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Suffolk: Councils holding on to millions

PUBLISHED: 10:01 26 October 2009 | UPDATED: 14:55 06 July 2010

SUFFOLK'S councils have been criticised for hoarding millions of pounds of money which should be spent on community projects.

One campaign group says it is a "deeply unsatisfactory'' situation after figures show that Suffolk County Council and the seven borough and district councils are holding a combined fortune of £24.

SUFFOLK'S councils have been criticised for hoarding millions of pounds of money which should be spent on community projects.

One campaign group says it is a “deeply unsatisfactory'' situation after figures show that Suffolk County Council and the seven borough and district councils are holding a combined fortune of £24.7m which should be invested in local communities.

Last night, one Suffolk county councillor admitted that authorities had problems knowing what to do with the money and said councillors were “scratching their heads thinking what to spend it on”.

The money has been paid by developers under Section 106 of the Town and Country Planning Act 1990 for community projects and improvements.

Last year, Suffolk's councils' were criticised after it was discovered they were holding £24.2m. But following a Freedom of Information request, the new figures show that one year on, they are holding about half-a-million pounds more with the total now standing at £24.7m.

Matthew Elliott, chief executive of the TaxPayers' Alliance said: “Suffolk council's are still sitting on a huge amount of taxpayers' money that should have been invested in community projects. Either they don't need this money, in which case it should be given back in tax cuts, or they do need it and have simply neglected to spend it. Whichever is true, this situation is deeply unsatisfactory and must be resolved as soon as possible.”

Suffolk County Council - which recently announced that services in the county are facing savage cuts of more than 25pc - is holding £12.644m compared to £12.558m last year.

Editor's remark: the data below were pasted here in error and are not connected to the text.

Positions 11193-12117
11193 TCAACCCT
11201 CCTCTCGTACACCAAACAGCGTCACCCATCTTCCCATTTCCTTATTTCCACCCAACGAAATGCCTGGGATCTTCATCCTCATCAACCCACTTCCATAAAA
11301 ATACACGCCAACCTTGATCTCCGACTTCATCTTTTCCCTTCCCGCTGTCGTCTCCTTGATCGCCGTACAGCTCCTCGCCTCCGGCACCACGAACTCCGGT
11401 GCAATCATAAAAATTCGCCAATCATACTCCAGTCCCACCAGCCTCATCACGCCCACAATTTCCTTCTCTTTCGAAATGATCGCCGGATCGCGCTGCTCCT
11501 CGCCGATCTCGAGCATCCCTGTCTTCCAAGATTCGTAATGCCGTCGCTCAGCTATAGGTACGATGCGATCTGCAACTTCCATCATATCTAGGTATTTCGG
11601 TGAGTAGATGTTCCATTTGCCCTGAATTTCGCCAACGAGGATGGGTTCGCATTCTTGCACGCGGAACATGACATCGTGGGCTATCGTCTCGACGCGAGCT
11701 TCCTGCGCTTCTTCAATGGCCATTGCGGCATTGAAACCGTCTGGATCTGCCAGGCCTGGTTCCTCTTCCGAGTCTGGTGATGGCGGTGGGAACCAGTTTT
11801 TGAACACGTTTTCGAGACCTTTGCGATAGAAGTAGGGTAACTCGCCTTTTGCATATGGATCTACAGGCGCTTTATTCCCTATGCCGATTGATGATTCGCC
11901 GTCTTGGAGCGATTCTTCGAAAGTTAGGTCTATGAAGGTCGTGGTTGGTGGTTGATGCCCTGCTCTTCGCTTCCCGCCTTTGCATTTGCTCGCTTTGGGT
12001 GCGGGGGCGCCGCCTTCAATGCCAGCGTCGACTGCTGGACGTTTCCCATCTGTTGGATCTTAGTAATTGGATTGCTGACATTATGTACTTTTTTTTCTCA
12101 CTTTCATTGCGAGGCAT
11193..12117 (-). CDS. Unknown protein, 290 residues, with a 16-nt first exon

John Sayers, a county councillor for Sudbury, said the public needed to be aware of section 106 money and help come up with ideas on how to spend it.

He said: “Authorities have problems thinking up stuff and then it sits there. It is just accumulating and then the question is asked what happens if we get the reorganisation of local government and it might all end up in a central pot.

“Everyone is scratching their heads thinking what to spend it on.”

A number of authorities have seen large increases in the past year in the money they are holding from section 106 agreements. Ipswich Borough Council's balance has increased from £2.9m to £4.8m. St Edmundsbury Borough Council has seen an increase from £630,625 to £2.6m while Forest Heath District Council's balance has jumped from £286,247 to £1.1m.

A number of councils said the money from section 106 agreements was for specific projects and could not be spent on anything else. This includes Ipswich Borough Council which said £1.4m was towards the upkeep of play areas over the next decade. Suffolk Coastal District Council said it had secured £225,000 towards improvements and enhancements to Woodbridge town centre.

A Suffolk County Council spokeswoman said: “We bring in large amounts of money from developers, which is spent across the life of the construction of a development which in many cases is over several years so we will always have money in this pot but it is all allocated to specific infrastructure projects.

“This money comes to us as a condition of the planning permission and cannot be added to the county council's general budget. If the money is not spent on the specific infrastructure identified in the legal agreement the money has to be returned to the developers.”

20082009

Suffolk County Council£12.558m£12.644m

Babergh DC£1,625,033m£1,170,322m

Mid Suffolk DC£384,002£325,000

St Edmundsbury BC£630,625£2,565,000m

Suffolk Coastal DC£3,435,967m£280,920

Waveney DC£2,401,205m£1,759,785m

Forest Heath DC£286,247£1.1m

Ipswich BC£2,921,274m£4,832,071m

TOTAL£24.2M£24.7M

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